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October 04, 2004

The Kerry Doctrine

Mark Kleiman argues convincingly that i) Kerry needs a Doctrine; and ii) This is it:

Defend the country. Promote freedom. Pay attention to the facts. Listen to the experts. Make sure your buddies have your back. Plan for victory. Tell the truth.

[Via Brad DeLong.]

For the record, I believe that every single act of violence must past a global test--not just wars or acts of political violence. The test is simple: Would that this were a universal maxim? Howard Dean was pilloried for stating the obvious, that America won't always be the most powerful nation in the world. In this context, the charitable interpretation of always is something like "necessarily." We can all imagine a world in which America wouldn't be the most powerful nation, regardless of our political or historical orientation.

We should strive to make the kind of decisions that we Americans would approve of regardless of our military or economic might. Kleiman's formulation of the Kerry Doctrine passes the test with flying colors.

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Comments

Whoa, slow down with that crazy deontological worldview. You're making my head spin. Yikes. Enough of that stuff and there won't be any more wars or war profiteering, and then where would we be?

Yeah, yeah. And the base (N=3) will give me grief about reconstructing my heretofore unreconstructed Benthamism.

Move along folks, nothing to see here.

I didn't realize this was a Kantian blog! I shall not read it anymore.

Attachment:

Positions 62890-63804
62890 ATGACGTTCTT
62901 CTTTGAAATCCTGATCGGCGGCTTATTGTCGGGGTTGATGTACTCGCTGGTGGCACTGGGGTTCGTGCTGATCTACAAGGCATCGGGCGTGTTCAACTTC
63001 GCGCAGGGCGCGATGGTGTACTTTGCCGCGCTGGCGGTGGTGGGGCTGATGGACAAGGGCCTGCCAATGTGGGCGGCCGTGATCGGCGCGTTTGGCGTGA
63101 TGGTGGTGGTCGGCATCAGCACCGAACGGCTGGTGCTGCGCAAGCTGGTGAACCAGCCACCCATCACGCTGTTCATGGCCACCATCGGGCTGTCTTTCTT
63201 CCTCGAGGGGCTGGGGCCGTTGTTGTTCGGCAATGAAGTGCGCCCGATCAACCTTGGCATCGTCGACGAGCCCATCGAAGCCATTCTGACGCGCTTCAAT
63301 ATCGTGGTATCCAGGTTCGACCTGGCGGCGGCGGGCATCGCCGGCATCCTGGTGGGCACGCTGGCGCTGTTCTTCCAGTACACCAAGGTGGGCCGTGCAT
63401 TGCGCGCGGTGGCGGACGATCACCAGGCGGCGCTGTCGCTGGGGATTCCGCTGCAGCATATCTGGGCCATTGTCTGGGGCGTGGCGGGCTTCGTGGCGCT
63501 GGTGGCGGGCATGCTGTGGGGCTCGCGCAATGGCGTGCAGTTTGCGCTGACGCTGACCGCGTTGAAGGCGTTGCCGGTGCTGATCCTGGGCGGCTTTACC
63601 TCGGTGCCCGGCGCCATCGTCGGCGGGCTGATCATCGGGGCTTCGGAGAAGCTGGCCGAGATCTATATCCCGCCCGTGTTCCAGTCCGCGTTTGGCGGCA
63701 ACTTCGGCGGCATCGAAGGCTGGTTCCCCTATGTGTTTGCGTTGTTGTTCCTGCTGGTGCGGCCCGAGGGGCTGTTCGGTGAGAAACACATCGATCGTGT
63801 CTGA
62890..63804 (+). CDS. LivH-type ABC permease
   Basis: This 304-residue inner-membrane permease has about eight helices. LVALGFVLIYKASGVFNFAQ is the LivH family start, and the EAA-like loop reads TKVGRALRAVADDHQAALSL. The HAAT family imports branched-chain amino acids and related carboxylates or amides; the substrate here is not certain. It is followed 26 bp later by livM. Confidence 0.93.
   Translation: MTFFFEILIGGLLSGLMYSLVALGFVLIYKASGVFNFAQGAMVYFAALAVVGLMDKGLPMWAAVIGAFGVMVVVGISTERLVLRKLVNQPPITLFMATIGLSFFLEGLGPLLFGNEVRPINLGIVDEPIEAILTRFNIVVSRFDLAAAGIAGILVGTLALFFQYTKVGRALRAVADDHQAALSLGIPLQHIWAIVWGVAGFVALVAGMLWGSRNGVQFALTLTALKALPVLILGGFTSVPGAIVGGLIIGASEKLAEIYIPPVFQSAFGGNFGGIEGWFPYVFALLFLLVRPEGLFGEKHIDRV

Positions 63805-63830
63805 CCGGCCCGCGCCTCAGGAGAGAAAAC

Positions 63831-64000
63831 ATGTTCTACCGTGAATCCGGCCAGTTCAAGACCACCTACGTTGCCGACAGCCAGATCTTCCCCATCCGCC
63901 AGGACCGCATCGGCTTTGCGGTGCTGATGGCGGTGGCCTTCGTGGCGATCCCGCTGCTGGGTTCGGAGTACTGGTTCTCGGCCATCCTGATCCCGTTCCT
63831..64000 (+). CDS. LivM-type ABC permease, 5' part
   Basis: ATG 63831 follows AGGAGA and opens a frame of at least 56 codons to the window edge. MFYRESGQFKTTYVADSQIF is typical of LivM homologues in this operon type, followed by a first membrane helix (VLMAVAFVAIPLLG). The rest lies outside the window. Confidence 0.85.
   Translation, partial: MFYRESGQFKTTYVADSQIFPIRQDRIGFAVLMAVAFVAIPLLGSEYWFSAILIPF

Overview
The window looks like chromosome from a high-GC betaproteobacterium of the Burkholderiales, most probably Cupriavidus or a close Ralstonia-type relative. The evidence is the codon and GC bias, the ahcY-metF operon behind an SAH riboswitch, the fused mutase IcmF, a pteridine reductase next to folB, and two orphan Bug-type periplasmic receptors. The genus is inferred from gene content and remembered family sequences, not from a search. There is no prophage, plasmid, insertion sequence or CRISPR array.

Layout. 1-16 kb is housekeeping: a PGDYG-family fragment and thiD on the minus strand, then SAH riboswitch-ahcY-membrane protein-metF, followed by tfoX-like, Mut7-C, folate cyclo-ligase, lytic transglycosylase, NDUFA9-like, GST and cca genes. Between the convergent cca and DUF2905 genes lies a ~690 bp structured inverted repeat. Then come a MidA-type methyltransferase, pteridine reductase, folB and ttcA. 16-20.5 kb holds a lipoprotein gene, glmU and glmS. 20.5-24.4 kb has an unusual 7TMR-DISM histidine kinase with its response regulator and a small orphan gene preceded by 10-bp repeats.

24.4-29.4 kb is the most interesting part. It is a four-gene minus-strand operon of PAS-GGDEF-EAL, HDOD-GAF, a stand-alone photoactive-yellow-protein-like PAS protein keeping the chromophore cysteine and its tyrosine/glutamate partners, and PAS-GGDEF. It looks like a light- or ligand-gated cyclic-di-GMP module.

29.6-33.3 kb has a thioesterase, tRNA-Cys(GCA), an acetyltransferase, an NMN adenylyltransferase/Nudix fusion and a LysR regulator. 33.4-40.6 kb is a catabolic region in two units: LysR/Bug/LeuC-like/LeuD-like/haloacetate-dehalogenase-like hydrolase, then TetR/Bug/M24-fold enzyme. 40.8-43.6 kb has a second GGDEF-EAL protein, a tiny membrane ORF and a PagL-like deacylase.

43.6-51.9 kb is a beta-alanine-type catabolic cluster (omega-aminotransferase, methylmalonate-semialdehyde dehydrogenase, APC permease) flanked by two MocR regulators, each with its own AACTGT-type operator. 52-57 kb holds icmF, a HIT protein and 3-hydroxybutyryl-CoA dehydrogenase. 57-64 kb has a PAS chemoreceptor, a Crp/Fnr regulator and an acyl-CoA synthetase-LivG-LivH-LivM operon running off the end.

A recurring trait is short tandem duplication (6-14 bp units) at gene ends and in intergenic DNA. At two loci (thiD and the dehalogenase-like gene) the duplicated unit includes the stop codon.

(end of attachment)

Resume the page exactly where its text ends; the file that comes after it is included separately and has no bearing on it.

But wait, maybe it's a Sartrean blog ("And, when we say that man is responsible for himself, we do not mean that he is responsible only for his own individuality, but that he is responsible for all men," and all that). OK, I can still read it.

Then you get almost Rawlsian with the part about considering the fact that we won't always be the most powerful nation in the world (sort of the nation-level Original Position).

Anyway, I like the sentiment. It's just that international situations like Iraq are so messy, it's hard to imagine the depth of reasoning that would go into trying to imagine a particular course of action as a universal maxim. I would say that this is the reason we have people smarter than myself running the government, but then I remember who the president is. Instead, here's the sort of consideration I would advocate for any act of violence, and acts of violence perpetrated by nations in particular: is there any non-violent course of action that could acheive the same or equivalent desired effects?

Defend the country. Promote freedom. Pay attention to the facts. Listen to the experts. Make sure your buddies have your back. Plan for victory. Tell the truth.

Too long by half, at least as something to sell to America in the next month. It may make a good doctrine, but it needs a sound bite to hook it onto. May I suggest:

This fight is not "America against the world", it's "the world against the terrorists".

Good one, Nick. Catchy.

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